To quote the aforesaid case 

“These are the minimum requirements which must exist to enable a person to live with human dignity and no State neither the Central Government nor any State Government-has the right to take any action which will deprive a person of the enjoyment of these essentials.”

Thus, the right to life includes the right to live with human dignity and all that goes along with it, namely the bare necessities of life such as adequate nutrition, clothing and shelter over the head and facilities for reading and expressing oneself in diverse forms freely moving about and mixing and commingling with fellow human beings as expressed in Coralie v. Union Territory of Delhi.

Covid-19 and Right to a Life of Dignity

Drawing parallels with the Covid-19 pandemic in India, it is clear that the constitutional mandates of personal liberty, access to health, and education were curtailed to a large extent especially during the months the country was under extremely strict lockdown.

The plight of the labour workers must be echoed, as they lost their livelihoods and their dignity was withdrawn as they walked to their villages from metropolitan areas, without necessities, so guaranteed by Article 21 of the constitution. Without livelihoods, the dignity of labour is infringed and they were left to inhumane circumstances.

In June 2020, Former Union Law Minister Ashwani Kumar has written to the Supreme Court to take suo moto cognizance of news reports on the undignified mala fide mistreatment and improper disposal of the bodies of the deceased COVID-19 patients, claiming that the way the bodies were treated amounted to a “grave infraction of the citizen’s right to die with dignity”.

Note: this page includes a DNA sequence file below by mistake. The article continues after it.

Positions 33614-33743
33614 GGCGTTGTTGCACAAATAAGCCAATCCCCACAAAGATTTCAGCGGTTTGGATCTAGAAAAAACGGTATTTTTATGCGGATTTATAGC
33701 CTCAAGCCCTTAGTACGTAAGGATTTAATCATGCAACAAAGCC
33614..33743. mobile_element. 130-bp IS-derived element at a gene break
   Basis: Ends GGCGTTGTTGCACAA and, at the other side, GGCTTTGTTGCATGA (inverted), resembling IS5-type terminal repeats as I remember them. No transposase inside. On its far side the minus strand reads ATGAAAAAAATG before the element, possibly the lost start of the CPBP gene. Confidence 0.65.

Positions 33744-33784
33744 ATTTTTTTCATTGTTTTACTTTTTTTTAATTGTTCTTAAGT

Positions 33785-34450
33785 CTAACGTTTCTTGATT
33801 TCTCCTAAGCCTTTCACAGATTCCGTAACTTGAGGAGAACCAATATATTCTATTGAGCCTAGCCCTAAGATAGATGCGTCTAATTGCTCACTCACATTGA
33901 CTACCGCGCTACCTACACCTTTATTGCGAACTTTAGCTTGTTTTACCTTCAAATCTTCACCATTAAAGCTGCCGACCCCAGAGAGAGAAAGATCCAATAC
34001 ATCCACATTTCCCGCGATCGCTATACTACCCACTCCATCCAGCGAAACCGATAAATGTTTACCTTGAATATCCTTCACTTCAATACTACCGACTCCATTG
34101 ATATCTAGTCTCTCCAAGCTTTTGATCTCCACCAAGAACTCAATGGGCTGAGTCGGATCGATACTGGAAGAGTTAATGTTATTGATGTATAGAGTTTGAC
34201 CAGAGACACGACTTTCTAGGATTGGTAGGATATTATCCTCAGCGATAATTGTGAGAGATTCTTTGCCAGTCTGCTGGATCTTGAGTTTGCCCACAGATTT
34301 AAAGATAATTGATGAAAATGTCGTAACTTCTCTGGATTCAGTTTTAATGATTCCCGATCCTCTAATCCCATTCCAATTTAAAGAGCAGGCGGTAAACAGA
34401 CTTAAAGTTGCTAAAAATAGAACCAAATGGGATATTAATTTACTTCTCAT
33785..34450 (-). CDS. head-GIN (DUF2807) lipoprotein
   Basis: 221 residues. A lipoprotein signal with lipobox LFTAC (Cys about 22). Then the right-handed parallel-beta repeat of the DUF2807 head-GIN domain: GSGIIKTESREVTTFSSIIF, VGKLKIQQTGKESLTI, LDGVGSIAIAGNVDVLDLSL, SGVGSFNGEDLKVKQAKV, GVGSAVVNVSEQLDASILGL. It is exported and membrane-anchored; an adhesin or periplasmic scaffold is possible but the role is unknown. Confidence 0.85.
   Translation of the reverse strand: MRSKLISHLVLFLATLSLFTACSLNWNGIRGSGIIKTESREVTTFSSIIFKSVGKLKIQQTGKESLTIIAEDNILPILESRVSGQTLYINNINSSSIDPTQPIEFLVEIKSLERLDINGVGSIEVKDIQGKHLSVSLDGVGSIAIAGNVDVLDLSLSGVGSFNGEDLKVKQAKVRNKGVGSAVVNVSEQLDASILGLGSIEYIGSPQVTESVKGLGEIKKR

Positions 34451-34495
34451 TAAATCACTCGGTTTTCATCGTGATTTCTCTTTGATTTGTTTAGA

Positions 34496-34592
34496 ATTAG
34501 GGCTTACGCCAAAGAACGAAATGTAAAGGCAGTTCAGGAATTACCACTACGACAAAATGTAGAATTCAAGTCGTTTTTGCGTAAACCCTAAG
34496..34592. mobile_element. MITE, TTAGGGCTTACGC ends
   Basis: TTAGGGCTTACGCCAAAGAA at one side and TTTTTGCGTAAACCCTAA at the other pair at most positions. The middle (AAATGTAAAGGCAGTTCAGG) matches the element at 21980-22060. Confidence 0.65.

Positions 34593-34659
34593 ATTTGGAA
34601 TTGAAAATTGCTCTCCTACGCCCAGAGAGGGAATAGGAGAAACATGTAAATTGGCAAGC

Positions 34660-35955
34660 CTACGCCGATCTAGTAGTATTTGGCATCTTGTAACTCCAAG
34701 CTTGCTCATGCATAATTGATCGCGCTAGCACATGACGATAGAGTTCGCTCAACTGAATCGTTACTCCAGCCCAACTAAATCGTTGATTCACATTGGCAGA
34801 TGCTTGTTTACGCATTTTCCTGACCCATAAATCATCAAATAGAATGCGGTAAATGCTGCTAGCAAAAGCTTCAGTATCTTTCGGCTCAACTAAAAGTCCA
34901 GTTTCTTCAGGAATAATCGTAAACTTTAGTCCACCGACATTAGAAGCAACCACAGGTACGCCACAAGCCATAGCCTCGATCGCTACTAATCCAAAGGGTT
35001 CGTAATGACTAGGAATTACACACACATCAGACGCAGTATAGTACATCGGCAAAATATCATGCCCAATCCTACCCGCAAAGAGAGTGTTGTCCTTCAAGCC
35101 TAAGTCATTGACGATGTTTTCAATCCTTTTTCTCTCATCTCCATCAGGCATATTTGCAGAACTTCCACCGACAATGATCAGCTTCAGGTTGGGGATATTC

The right to a life of dignity also means the right to die with dignity, which is derived from Article 21 and is embedded in the very meaning of living a life of human respect. To elaborate, Mr Kumar, said in the highest court that “the fundamental right to die with dignity embraces the right to decent burial or cremation.”

He referred to various cases of gross mistreatment and mismanagement all over the nation, some of which included- A patient being chained to a bed in a hospital in Madhya Pradesh and Puducherry case, a dead body being thrown in a pit for burial without any authorization of even taking the body in the first place. He claimed such cases of extreme infringement to the peoples’ right to die with proper rites and human dignity has shocked the common consciousness of the nation. The SC senior advocate highlighted how the bodies are improperly disposed of and are “piled up” one on top of the other, bare without an ounce of respect for their lives or their death.

Conclusion

Article 21, is central to the constitution and fundamentally attempts to establish in society the values that are innate to human life and happiness, values without which life isn’t one of substance to the one it belongs to. Providing the common man dignity that he is entitled to, in times of COVID-19 and otherwise, is a pursuit of the law, the state, and governance.